Deportation is a very serious threat that not only affects the person who may be forced out of the country, but friends and family members who depend on the person’s presence. Once someone is out of the country, their ability to appeal is incredibly difficult. Not only is there a physical barrier that must be overcome to handle the appeal, but there can be unfair biases at play when a deported individual tries to legally re-enter the United States.
Those who face the reality of deportation proceedings should speak with an immigration attorney as quickly as possible. There are myriad factors that complicate removal proceedings, including the ever-changing nature of immigration laws; let alone the interaction of immigration laws with other rules, laws and legal mandates. One such element that affects deportation proceedings is marriage, and a same-sex couple in California is filing a class action lawsuit that seems to be the first of its kind.
The married couple is composed of one U.S. citizen and one foreign-born citizen, and they tied the knot in 2008 while gay marriage was legal in California. They are challenging the Defense of Marriage Act (which effectively bans the federal government from recognizing gay marriage) and the U.S. Department of Homeland Security after the foreign-born spouse was denied a visa application and would be forced to leave.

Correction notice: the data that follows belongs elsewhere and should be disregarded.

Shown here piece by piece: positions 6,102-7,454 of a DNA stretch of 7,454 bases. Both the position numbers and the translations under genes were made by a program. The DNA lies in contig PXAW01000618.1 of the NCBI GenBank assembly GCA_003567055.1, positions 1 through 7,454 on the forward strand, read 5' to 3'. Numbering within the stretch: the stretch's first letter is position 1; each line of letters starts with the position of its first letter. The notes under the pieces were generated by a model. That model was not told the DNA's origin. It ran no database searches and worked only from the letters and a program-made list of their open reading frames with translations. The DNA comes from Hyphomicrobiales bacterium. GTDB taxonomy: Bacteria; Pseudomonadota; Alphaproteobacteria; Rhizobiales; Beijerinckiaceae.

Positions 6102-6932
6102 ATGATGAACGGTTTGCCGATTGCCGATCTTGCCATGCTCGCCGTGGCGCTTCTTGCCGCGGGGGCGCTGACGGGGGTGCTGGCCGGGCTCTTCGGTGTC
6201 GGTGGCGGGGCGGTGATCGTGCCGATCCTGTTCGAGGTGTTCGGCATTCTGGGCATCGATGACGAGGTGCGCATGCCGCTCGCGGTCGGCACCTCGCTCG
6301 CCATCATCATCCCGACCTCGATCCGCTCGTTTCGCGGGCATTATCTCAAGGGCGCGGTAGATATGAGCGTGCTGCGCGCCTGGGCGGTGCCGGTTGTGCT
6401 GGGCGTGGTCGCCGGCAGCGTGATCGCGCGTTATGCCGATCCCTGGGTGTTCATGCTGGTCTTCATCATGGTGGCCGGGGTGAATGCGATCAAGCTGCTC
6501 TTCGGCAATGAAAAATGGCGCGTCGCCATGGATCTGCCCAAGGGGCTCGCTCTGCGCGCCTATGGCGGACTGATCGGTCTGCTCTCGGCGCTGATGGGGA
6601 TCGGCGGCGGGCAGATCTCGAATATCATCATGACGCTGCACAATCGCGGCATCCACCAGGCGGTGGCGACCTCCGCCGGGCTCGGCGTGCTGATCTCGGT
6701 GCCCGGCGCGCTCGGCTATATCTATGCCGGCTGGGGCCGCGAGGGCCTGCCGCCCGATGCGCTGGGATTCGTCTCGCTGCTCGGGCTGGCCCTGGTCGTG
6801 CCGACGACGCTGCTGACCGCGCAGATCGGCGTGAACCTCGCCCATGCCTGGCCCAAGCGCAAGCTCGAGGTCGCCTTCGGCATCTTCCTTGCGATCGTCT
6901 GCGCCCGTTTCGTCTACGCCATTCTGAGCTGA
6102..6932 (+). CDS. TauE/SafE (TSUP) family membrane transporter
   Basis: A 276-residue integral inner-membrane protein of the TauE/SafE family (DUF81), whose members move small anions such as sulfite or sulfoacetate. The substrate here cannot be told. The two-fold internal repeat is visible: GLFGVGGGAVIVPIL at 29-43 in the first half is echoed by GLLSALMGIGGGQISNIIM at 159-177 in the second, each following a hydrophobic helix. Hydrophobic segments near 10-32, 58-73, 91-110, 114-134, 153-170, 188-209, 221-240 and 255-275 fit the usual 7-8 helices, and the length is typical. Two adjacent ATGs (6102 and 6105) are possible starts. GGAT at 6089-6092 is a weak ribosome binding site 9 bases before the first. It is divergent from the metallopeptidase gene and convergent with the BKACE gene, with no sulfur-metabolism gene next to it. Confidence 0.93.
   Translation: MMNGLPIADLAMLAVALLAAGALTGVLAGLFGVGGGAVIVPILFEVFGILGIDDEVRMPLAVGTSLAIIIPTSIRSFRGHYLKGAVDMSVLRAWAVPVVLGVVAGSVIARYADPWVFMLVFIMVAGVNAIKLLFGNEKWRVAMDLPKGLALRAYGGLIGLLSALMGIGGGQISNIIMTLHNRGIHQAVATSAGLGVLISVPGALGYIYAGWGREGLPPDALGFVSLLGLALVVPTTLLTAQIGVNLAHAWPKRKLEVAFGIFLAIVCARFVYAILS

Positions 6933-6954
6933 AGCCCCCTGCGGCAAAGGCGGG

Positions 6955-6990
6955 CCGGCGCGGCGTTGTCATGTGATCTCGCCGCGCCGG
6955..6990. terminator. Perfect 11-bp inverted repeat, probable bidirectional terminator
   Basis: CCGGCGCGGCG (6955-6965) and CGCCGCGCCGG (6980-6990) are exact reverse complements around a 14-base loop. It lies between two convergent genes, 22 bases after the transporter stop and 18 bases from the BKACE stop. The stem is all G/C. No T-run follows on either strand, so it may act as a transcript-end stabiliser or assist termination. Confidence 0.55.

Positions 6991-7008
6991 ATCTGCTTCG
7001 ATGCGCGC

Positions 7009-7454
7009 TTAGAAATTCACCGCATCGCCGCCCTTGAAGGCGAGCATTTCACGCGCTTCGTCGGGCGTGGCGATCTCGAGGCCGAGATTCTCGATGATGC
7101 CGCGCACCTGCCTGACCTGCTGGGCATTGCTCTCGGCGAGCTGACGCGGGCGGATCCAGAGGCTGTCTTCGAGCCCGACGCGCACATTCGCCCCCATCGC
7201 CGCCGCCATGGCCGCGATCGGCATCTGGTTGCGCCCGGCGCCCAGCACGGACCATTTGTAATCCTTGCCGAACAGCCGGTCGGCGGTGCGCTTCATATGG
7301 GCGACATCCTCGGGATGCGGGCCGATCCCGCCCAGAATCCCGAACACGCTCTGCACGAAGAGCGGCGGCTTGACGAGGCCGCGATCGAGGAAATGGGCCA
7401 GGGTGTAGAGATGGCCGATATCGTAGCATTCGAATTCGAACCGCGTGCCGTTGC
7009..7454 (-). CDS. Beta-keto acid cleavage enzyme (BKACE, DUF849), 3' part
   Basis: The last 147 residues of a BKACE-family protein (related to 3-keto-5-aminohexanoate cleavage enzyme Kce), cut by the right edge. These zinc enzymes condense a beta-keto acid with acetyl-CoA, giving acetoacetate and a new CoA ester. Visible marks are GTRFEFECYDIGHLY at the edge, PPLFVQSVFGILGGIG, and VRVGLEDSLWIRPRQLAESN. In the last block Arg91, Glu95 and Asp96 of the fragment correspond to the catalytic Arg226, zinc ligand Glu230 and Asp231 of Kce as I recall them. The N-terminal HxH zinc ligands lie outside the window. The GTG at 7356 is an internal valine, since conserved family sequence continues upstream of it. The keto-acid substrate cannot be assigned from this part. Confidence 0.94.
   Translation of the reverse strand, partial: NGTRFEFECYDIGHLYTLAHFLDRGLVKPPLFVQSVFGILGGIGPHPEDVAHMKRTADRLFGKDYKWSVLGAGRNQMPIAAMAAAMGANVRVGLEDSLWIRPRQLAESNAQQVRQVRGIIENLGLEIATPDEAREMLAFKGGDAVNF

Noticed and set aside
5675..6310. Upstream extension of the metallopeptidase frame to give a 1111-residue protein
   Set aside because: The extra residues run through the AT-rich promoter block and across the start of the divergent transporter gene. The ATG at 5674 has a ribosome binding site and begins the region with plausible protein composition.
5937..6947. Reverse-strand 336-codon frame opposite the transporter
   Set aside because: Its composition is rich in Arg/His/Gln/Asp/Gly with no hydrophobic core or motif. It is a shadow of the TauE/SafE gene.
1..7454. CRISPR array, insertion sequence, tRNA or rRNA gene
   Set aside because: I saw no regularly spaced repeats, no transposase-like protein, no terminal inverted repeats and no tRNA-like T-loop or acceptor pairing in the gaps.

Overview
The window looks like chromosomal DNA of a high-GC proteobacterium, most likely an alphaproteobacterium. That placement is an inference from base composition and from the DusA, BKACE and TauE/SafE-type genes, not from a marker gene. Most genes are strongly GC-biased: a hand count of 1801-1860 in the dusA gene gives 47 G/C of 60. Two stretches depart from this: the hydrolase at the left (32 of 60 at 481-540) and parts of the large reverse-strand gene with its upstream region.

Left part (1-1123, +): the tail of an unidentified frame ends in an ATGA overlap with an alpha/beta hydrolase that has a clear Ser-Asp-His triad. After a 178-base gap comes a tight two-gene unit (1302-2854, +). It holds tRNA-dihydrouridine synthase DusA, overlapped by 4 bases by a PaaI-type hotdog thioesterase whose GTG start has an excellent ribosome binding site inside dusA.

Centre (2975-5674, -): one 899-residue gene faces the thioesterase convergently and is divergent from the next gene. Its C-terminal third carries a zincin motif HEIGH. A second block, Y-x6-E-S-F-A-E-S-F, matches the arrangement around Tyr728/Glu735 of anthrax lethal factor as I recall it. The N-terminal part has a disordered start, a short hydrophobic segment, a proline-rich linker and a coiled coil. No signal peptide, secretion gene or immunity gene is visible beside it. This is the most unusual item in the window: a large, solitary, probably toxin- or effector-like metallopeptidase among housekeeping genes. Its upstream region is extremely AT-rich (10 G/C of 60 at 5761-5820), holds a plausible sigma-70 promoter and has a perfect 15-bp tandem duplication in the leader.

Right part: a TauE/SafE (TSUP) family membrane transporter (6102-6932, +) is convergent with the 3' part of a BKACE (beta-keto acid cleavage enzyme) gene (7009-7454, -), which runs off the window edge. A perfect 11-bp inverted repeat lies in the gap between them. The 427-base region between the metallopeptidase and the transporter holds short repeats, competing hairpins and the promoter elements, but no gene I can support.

The woman has been in a 20-year relationship with her significant other and she even brought her now-25-year-old son into the U.S. when he was just 9 years old. His legal status could be compromised as well if his mother is deported.
Crucial to the case is that many heterosexual couples that have one foreign-born spouse are often granted the visa application (or subsequent waiver). The couple has filed a class action suit specifically so other same-sex couples could apply for similar legal action.
Source: Reuters, “Immigrant files proposed class action suit over U.S. gay marriage ban,” Alex Dobuzinskis, July 13, 2012